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Same Ski Area, New Name: Suicide Six is Now Saskadena Six

Nov 17, 2022 03:39PM ● By Lisa Ballard - Photography courtesy of Woodstock Inn & Resort
What’s in a name? That which we call a rose by any other name would smell just as sweet. —William Shakespeare (from Romeo and Juliet)

Suicide Six in Pomfret, the greater Woodstock community’s beloved local ski hill, is no longer, at least by name. Last summer, the Woodstock Inn & Resort, which owns and operates this historic ski area, officially abandoned the mountain’s catchy, decades-old moniker. The ski area is now called Saskadena Six. While the name may be new, the place is an elder statesman among ski areas and a legendary ski destination in New England.

The History of Hill No. 6

The first rope tow in the country was built in 1934, just down the road from Saskadena Six, at a farm owned at the time by Clint Gilbert. Gilbert’s farm was on one of six neighboring, skiable hills, numbered one to six, that also included what’s now Saskadena Six.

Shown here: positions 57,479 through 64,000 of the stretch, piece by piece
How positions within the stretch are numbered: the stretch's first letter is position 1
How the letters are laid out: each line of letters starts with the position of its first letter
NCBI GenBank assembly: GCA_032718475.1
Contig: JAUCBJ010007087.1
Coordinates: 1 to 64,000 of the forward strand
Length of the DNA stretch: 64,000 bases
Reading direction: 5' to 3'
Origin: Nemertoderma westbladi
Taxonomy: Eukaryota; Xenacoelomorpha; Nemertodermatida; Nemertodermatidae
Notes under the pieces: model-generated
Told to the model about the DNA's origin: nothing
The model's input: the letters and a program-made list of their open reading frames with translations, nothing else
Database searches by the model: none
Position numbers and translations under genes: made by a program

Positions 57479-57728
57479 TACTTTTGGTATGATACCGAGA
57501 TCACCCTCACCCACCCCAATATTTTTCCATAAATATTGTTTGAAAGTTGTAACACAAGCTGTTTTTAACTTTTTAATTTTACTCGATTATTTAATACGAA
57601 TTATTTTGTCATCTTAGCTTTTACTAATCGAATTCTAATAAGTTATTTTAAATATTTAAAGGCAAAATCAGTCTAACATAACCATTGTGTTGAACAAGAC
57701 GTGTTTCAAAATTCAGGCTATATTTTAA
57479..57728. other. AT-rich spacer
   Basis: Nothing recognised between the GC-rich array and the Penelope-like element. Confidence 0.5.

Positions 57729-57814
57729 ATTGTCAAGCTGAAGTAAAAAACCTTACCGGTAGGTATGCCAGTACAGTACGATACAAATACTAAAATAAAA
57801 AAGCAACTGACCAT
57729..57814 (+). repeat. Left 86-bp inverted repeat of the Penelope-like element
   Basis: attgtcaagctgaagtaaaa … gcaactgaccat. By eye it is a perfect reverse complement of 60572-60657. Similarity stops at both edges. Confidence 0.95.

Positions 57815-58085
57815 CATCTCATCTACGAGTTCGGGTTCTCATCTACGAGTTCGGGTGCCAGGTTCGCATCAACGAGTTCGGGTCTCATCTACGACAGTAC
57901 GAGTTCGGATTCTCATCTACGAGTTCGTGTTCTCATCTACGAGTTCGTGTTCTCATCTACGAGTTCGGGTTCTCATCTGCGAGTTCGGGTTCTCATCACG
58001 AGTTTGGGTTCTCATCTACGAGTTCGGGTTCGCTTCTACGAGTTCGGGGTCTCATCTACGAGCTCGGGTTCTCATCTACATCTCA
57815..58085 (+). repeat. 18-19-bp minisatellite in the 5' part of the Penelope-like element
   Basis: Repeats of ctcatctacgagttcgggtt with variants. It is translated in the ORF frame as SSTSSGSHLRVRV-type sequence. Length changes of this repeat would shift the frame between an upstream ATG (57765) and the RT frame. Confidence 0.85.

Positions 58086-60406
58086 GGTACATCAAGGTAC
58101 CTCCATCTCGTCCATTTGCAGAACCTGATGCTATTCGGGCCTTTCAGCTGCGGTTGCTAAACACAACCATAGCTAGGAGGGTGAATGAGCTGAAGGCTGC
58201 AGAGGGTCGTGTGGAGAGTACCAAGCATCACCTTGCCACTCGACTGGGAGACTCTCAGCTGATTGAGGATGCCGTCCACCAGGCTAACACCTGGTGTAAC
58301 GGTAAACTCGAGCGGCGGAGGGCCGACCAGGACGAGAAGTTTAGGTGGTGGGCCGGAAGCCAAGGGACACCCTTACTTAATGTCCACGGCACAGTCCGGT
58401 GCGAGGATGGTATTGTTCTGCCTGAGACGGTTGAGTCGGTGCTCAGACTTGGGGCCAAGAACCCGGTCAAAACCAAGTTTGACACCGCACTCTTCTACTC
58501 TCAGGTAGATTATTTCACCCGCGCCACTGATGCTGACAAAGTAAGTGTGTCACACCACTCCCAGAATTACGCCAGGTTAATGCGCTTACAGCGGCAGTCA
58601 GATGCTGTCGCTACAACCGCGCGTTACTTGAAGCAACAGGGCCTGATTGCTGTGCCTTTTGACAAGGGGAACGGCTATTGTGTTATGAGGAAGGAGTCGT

Gilbert’s farm was selected as the site of the rope tow because it was deemed the most user-friendly to skiers of that era, who until then, climbed uphill on wooden skis without edges and then glided down snowy hillside pastures. The new ski area was named the White Cupboard Skiway after the former inn on Elm Street in Woodstock, whose owners were a driving force in the ski area’s creation. Its 900-foot-long rope tow was powered by a Model T engine. Skiers paid $1.00 for a full day or $.50 for a half day.